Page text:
Caren Stelson



for all

Searching for Peace


Following a Path with Heart

Recently I read a blog writ­ten by George Dow (May 2020), a good friend and busi­ness con­sul­tant for exec­u­tive tran­si­tion and trans­for­ma­tion, about fol­low­ing a path with heart. George’s quote from Carlos Castaneda from The Teaching of Don Juan, struck a chord in me. “Anything is one of a mil­lion paths. Therefore, you must always keep

Peace bowl and cranes

A Bowl Full of Peace

For two hours on a Saturday morn­ing, I sat at a kitchen table with a pot­ter whose ini­tials are K.M. Together, we stared at Sachiko’s grandmother’s bowl. The real bowl. The one that belonged to Sachiko’s grand­moth­er. The one that had sur­vived the Nagasaki atom­ic bomb. The same one Sachiko had giv­en me as a

A Bowl Full of Peace

A Bowl Full of Peace

I always knew Grandmother’s bowl had its own sto­ry to tell. When edi­tor Carol Hinz sug­gest­ed a pic­ture book about Sachiko Yasui’s Nagasaki sur­vival sto­ry for a younger audi­ence, I was grate­ful for the invi­ta­tion. I knew imme­di­ate­ly the focus would be Sachiko’s grandmother’s bowl.   In Sachiko: A Nagasaki Bomb Survivor’s Story, Grandmother’s bowl was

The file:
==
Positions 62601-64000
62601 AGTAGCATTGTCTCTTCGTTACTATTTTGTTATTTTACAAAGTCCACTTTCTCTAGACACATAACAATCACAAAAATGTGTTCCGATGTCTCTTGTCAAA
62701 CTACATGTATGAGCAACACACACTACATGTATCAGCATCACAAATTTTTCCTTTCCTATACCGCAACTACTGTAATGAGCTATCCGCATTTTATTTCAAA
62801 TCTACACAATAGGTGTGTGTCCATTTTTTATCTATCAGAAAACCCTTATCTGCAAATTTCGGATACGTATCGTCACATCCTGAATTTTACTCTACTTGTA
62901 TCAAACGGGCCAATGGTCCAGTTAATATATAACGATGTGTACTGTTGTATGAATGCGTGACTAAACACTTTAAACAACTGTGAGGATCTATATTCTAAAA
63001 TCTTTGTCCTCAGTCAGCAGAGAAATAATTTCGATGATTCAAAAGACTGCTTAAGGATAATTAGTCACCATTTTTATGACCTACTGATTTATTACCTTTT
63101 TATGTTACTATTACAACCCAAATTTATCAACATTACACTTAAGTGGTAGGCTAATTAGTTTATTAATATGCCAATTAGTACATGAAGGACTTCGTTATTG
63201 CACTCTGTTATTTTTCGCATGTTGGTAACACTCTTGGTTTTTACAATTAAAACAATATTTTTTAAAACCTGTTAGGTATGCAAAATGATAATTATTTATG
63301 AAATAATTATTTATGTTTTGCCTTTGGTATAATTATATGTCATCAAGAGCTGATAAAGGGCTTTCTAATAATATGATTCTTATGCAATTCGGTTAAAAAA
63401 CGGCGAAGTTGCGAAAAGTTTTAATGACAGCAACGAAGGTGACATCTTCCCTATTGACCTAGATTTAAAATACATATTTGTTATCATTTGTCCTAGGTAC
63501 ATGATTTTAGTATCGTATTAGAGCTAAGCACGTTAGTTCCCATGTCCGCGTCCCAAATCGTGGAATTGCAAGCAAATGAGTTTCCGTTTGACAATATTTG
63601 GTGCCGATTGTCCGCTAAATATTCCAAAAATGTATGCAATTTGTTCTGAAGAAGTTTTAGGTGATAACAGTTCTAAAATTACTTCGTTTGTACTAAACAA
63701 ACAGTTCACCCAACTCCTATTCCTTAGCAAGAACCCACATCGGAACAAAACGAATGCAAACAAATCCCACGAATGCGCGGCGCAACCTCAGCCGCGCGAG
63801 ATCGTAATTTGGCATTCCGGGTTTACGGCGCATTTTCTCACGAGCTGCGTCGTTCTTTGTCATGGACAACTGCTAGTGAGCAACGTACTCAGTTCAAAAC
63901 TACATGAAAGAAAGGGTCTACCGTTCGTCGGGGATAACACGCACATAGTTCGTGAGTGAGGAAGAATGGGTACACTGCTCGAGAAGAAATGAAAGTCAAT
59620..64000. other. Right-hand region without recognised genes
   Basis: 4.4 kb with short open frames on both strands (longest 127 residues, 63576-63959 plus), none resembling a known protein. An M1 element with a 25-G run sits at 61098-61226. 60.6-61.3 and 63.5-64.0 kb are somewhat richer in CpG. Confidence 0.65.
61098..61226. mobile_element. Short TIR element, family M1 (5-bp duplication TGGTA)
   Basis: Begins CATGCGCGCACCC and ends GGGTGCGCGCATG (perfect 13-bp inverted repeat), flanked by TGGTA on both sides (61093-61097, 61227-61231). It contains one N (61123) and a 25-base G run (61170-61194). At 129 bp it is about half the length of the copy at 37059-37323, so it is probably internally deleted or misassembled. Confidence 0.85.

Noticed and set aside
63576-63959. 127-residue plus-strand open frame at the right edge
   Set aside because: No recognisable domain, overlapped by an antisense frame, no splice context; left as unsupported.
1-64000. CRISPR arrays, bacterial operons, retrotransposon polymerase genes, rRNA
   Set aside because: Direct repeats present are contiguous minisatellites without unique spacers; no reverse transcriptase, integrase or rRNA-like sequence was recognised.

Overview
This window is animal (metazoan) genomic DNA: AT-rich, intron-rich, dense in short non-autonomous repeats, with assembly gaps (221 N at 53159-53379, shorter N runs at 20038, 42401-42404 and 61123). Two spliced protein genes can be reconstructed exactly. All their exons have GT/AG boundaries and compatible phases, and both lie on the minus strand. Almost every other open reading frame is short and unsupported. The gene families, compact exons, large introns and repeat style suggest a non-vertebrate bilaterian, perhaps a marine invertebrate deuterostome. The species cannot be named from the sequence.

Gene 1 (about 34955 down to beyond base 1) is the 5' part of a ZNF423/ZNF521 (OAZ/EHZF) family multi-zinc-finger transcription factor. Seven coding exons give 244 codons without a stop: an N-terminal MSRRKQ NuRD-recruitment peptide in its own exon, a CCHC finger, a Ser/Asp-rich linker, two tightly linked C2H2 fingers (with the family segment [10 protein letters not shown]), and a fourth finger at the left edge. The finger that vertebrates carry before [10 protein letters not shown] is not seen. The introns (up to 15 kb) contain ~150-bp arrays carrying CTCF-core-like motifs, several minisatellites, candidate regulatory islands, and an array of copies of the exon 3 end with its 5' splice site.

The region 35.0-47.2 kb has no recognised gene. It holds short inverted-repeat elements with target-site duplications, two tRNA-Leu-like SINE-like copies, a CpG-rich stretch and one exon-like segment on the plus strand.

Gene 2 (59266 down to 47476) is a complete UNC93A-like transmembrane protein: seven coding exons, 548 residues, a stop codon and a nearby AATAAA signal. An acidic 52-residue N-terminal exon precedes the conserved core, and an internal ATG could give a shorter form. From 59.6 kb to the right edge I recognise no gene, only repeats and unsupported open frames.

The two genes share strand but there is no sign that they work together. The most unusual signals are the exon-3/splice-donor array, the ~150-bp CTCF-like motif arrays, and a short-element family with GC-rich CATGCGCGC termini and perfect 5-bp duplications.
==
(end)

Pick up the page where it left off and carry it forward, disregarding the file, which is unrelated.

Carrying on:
Wabi Sabi

That Wabi Sabi Feeling

Recently I came upon the extra­or­di­nary pic­ture book, Wabi Sabi, by Mark Reibstein and Ed Young. I had heard of the Japanese phrase “wabi sabi,” but I nev­er real­ly under­stood what it meant until I read this sto­ry. Author Mark Reibstein explains “wabi sabi” this way: Wabi sabi is a way of see­ing the world that is


Make Way for Peace

I’ve been on the look­out for peace sto­ries, and they’re every­where, some­times in the most unlike­ly places. I found one sur­pris­ing peace sto­ry in the heart of Boston, in the city’s his­toric Public Garden. Anyone famil­iar with children’s lit­er­a­ture knows of the 1941 clas­sic Make Way for Ducklings by Robert McCloskey. You may remem­ber Mr.


Sachiko in Belize

writ­ten by Lonni Skrentner with Ayoni Esquilano Caren: I’ve always admired my friend and col­league Lonni Skrenter and have relied on her exper­tise as an exem­plar high school his­to­ry teacher. Lonni has wide edu­ca­tion­al expe­ri­ence, but most­ly I know Lonni from her teach­ing days at Edina High School in Edina, Minnesota, an upper-middle class com­mu­ni­ty with


Creating a School Culture of Peace: How to …

Last month, I had the plea­sure of vis­it­ing Scenic Heights Elementary School in Minnetonka, Minnesota to speak to their fifth grade stu­dents about Sachiko. There was some­thing unusu­al about how the kids respond­ed to my pre­sen­ta­tion describ­ing Sachiko’s life as a sur­vivor of the Nagasaki atom­ic bomb and her path­way to peace. Only ten and

Caren Stelson Diary Page

Finding Your One True Story

“Finding Your One True Story.” That was the title of author Meg Medina’s lec­ture at Hamline University’s MFAC res­i­den­cy this January. I was in the audi­ence, pon­der­ing her words. Finding your “one true sto­ry” implies that we all have one true sto­ry. What was mine? Last year, 2017, was a big year for Sachiko. I had